Graphic Design Theory: Readings from the Field
A must-have survey for graduate and undergraduates studying design history, theory, and contemporary issues, Graphic Design Theory invites designers and interested readers of all levels to plunge into the world of design discourse.
Most seasoned designers agree that a comprehensive design education requires an understanding of the whys of design practice.
Graphic Design Theory presents groundbreaking, primary texts from the most important historical and contemporary design thinkers. From Aleksandr Rodchenko's "Who We Are: Manifesto of the Constructivist Group" to Kenya Hara's "Computer Technology and Design," this essential volume provides the necessary foundation for contemporary critical vocabulary and thought.
Organized in three sections: "Creating the Field" traces the evolution of graphic design over the course of the early 1900s, including influential avant-garde ideas of futurism, constructivism, and the Bauhaus; "Building on Success" covers the mid- to late twentieth century and considers the International Style, modernism, and postmodernism; and "Mapping the Future" opens at the end of the last century and includes current discussions on legibility, social responsibility, and new media.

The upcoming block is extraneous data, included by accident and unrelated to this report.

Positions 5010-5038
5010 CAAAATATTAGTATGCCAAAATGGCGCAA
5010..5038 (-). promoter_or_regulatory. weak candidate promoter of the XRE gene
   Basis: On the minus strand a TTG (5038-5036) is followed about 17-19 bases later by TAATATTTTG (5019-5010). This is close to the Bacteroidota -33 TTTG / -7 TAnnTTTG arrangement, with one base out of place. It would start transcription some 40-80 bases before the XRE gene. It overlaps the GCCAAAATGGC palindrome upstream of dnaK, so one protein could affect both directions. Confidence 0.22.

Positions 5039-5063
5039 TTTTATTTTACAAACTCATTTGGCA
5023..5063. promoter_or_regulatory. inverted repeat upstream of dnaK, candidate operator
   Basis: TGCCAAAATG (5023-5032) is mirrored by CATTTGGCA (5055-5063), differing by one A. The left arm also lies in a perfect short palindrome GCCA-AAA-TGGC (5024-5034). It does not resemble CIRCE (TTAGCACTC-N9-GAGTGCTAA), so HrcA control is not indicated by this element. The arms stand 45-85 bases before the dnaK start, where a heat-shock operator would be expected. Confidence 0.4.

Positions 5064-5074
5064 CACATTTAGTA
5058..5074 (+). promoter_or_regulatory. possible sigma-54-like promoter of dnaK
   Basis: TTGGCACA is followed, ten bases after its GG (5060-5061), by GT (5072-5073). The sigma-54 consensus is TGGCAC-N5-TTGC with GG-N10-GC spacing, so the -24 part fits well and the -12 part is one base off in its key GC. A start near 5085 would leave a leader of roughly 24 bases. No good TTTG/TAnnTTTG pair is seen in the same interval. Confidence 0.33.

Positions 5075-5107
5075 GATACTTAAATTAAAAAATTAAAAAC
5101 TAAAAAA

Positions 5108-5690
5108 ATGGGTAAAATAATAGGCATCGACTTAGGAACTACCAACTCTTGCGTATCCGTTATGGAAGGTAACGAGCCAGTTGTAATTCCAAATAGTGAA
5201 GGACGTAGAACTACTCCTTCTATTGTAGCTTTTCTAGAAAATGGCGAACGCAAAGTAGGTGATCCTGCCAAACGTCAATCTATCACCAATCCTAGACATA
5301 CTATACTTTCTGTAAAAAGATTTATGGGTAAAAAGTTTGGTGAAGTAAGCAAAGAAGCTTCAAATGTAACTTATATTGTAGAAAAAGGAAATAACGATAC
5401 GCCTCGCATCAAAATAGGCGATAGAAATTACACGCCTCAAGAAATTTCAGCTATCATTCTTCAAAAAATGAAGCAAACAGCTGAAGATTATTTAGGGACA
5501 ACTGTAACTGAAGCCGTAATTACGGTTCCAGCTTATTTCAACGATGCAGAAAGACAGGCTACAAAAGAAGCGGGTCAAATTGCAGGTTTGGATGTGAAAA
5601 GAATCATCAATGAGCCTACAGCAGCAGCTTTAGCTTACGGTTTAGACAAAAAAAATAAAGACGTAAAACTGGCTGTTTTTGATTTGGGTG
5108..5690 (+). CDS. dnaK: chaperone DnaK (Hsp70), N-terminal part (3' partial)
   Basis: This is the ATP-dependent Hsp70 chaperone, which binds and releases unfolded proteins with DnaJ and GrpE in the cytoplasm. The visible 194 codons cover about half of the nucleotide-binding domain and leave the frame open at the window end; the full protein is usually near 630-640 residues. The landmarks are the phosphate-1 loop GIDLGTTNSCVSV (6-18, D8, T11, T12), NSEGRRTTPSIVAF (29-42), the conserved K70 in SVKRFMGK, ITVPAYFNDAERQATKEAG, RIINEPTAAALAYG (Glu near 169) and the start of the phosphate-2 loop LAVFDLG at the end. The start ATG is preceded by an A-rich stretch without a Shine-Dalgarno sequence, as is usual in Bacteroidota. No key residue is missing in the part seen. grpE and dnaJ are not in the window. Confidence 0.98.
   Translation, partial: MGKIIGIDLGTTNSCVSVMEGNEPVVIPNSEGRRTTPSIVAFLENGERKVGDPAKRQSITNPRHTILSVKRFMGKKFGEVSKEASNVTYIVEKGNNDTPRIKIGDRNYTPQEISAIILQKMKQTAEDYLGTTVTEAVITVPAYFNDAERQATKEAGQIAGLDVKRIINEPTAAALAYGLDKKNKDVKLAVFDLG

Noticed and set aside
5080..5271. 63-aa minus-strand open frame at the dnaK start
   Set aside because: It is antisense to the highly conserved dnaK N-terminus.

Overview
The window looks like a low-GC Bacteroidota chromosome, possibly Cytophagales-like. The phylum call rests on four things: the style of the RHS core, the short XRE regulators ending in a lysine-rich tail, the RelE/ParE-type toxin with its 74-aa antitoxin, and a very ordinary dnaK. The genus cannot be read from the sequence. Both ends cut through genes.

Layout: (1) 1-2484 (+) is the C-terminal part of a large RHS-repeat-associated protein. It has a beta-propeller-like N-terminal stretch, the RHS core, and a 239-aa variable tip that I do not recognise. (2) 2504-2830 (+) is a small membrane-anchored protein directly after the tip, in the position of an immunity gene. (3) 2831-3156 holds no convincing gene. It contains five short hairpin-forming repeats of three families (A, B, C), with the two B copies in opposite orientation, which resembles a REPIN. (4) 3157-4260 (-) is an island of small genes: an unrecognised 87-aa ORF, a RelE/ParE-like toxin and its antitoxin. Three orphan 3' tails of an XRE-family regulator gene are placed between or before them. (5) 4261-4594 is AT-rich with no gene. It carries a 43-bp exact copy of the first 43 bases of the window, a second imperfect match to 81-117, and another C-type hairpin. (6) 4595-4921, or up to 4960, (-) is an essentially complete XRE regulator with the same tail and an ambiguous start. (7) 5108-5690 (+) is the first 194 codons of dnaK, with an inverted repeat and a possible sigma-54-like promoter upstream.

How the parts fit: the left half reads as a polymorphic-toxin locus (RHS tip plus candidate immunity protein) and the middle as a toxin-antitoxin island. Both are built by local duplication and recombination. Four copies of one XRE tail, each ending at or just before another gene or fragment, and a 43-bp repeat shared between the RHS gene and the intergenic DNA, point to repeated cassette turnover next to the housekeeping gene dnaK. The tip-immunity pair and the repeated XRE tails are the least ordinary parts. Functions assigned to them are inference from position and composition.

Striking color images illustrate each of the movements discussed and demonstrate the ongoing relationship between theory and practice.
A brief commentary prefaces each text, providing a cultural and historical framework through which the work can be evaluated.
Authors include such influential designers as Herbert Bayer, László Moholy-Nagy, Karl Gerstner, Katherine McCoy, Michael Rock, Lev Manovich, Ellen Lupton, and Lorraine Wild.
Includes a timeline, glossary, and bibliography for further reading.
Edited and designed by Helen Armstrong
Published by Princeton Architectural Press, 2009
Softcover, 152 pages, full color, 7 × 8.5 inches